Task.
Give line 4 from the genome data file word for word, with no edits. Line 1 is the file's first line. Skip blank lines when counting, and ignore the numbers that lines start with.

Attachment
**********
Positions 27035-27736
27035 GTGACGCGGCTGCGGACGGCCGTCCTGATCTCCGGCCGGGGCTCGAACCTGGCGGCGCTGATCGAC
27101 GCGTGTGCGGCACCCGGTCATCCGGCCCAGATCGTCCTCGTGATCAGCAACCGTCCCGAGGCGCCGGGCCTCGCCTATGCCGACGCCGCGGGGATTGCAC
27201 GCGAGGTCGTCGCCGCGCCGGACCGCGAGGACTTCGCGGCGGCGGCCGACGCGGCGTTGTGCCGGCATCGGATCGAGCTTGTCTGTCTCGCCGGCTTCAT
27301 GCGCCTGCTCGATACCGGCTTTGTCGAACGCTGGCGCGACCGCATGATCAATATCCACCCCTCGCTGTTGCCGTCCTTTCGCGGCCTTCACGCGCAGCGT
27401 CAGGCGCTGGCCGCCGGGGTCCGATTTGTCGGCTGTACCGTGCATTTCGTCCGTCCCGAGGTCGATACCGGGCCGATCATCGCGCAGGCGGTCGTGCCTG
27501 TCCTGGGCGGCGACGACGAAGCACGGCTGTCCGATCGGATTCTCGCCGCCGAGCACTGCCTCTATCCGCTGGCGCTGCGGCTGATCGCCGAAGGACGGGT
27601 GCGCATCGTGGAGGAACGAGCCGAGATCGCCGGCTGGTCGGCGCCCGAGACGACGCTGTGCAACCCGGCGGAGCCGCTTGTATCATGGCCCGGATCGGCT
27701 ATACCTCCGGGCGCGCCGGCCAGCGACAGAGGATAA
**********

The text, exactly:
27201 GCGAGGTCGTCGCCGCGCCGGACCGCGAGGACTTCGCGGCGGCGGCCGACGCGGCGTTGTGCCGGCATCGGATCGAGCTTGTCTGTCTCGCCGGCTTCAT